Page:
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US Congress looks to extend Canadian snowbird stays to eight months

U.S. Congressman Albio Sires.
U.S. Congressman Albio Sires wants Canadian snowbirds to stay longer in the U.S. — Photo courtesy Albio Sires, Congressman/Library Congress

If U.S. Congressman Albio Sires, a Democratic representative from New Jersey has his way, Canadian Snowbirds could be staying a couple of months longer every winter in the sunbelt states.

On Tuesday, February 7th, Mr. Sires introduced a bill to Congress calling on the US Government to extend the stay of visiting Canadian snowbirds from 6 months (182 days) to 8 months (240 days).

Called the “Promoting Tourism to Enhance our Economy Act 2107” the bill cited purpose is the “promoting (of) tourism” with the set purpose of “encouraging Canadian tourism to the United States.”

The criteria is that the person be a citizen of Canada, at least 55 years of age, maintains a residence in Canada and either own a residence in the U.S. or have a signed rental agreement for accommodations for the period of stay. (So it is somewhat unclear how the bill would affect RVers who travel around the States while visiting the U.S. sunbelt regions.)

What are the tax implications of the bill? The proposed bill states, “An alien (Canadian snowbird) admitted pursuant to this subsection shall be treated as a non-resident alien for purposes of the Internal Revenue Code.”

In general, here is the wording of the bill: 

The Secretary of Homeland Security may admit as a visitor for pleasure as described in section 101(a)(15)(B) any alien for a period not to exceed 240 days, if the alien demonstrates, to the satisfaction of the Secretary, that the alien—

(A) is a citizen of Canada;
(B) is at least 55 years of age;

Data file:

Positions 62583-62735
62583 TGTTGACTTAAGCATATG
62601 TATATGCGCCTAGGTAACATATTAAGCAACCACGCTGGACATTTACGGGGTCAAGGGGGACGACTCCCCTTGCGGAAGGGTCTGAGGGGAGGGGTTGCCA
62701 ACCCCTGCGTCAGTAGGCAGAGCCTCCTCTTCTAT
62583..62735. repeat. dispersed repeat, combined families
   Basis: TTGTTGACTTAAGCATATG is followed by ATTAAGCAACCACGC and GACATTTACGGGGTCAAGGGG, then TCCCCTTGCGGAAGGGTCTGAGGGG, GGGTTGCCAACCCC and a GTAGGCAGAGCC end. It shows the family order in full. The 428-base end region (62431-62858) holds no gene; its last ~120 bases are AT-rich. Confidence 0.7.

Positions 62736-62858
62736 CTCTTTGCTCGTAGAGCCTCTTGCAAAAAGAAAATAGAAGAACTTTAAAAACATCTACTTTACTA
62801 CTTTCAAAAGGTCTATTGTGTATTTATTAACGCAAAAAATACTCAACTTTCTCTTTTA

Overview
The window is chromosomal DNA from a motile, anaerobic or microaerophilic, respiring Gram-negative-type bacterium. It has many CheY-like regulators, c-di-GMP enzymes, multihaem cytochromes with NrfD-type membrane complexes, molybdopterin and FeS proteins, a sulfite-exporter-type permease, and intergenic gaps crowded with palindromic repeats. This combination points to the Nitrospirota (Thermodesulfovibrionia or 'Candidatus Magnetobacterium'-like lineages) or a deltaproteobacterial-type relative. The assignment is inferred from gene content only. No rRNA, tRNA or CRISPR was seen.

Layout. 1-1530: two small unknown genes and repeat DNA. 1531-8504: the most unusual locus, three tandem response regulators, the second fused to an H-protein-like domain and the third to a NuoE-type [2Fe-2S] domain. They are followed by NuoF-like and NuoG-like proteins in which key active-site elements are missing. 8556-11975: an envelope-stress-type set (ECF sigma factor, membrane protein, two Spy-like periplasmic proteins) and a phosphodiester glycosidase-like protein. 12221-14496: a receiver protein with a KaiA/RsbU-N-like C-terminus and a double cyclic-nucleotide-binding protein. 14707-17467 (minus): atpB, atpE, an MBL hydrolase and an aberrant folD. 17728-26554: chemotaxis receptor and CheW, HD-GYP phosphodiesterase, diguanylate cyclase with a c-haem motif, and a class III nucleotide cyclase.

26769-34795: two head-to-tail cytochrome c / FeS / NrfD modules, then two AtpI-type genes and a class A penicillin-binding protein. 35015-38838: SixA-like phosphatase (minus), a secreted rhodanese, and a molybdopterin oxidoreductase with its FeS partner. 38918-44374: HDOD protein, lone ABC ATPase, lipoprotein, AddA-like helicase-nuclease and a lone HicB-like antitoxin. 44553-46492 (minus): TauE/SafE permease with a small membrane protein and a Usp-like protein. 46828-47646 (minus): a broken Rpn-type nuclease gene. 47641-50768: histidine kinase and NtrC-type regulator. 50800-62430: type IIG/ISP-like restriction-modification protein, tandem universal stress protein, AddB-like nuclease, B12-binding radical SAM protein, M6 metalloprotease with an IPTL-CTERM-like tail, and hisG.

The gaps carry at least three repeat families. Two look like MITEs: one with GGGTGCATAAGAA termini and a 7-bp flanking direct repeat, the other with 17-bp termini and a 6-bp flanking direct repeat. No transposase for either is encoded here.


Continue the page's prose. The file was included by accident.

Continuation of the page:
(C) maintains a residence in Canada;
(D) owns a residence in the United States or has signed a rental agreement for accommodations in the United States for the duration of the alien’s stay in the United States;
(E) is not inadmissible under section 212;
(F) is not described in any ground of deportability under section 237;
(G) will not engage in employment or labor for hire in the United States; and
(H) will not seek any form of assistance or benefit described in section 403(a) of the Personal Responsibility and Work Opportunity Reconciliation Act of 1996 (8 U.S.C. 1613(a)).

(2) Spouse

The spouse of an alien described in paragraph (1) may be admitted under the same terms as the principal alien if the spouse satisfies the requirements of paragraph (1), other than subparagraphs (B) and (D).

(3) Immigrant intent

In determining eligibility for admission under this subsection, maintenance of a residence in the United States shall not be considered evidence of intent by the alien to abandon the alien’s residence in Canada.

(4) Period of admission

During any single 365-day period, an alien may be admitted as described in section 101(a)(15)(B) pursuant to this subsection for a period not to exceed 240 days, beginning on the date of admission. Periods of time spent outside the United States during such 240-day period shall not toll the expiration of such 240-day period.

(5) Non-resident alien tax status

An alien admitted pursuant to this subsection shall be treated as a nonresident alien for purposes of the Internal Revenue Code of 1986 (other than subtitle B thereof).

The only other sticking point might be provincial healthcare coverage limits, which vary in Canada. At this point in time BC, Alberta, Saskatchewan, New Brunswick, Nova Scotia, NWT allow residents to be absent for up to seven months and still qualify for health coverage. Ontario allows residents 212 days, Quebec and PEI have a six month limit and while Newfoundland and Labrador allow residents to be absent up to the equivalent of eight months.

This new proposal is similar to a bill tabled by another member of Congress, Elise Stefanik, last fall. In her bill she proposed a “Snowbird Visa” which would extend the time Canadians over 50 years of age, could stay in the U.S., also to eight months.

Congresswoman Stefanik stated on her website, “Providing them with an extra two months to engage in these activities will support many small businesses, grow jobs, and foster an ever closer relationship with our northern neighbor. Canada is the number one source on international visitors to the United States….This legislation will provide retired Canadians who own or lease a home in the United States with an additional two months to shop, travel, or recreate.”

Congressman Sires told the media that he did not anticipate any opposition to the bill once it hits from Congress or the House of Representative. No timeline is indicated on when this new bill may be voted on.

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